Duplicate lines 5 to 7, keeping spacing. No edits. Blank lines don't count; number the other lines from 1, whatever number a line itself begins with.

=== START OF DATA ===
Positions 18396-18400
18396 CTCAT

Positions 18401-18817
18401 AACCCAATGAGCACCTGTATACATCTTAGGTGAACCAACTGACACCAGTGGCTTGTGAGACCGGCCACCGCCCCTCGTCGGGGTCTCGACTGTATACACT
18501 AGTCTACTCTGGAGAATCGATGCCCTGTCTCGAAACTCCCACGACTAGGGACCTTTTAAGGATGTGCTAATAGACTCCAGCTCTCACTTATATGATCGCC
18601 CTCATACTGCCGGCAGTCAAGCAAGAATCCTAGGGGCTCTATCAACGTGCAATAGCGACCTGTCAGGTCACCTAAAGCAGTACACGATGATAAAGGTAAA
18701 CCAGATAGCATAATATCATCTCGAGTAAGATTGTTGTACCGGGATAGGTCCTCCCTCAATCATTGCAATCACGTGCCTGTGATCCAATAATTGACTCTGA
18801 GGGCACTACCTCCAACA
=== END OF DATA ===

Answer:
18501 AGTCTACTCTGGAGAATCGATGCCCTGTCTCGAAACTCCCACGACTAGGGACCTTTTAAGGATGTGCTAATAGACTCCAGCTCTCACTTATATGATCGCC
18601 CTCATACTGCCGGCAGTCAAGCAAGAATCCTAGGGGCTCTATCAACGTGCAATAGCGACCTGTCAGGTCACCTAAAGCAGTACACGATGATAAAGGTAAA
18701 CCAGATAGCATAATATCATCTCGAGTAAGATTGTTGTACCGGGATAGGTCCTCCCTCAATCATTGCAATCACGTGCCTGTGATCCAATAATTGACTCTGA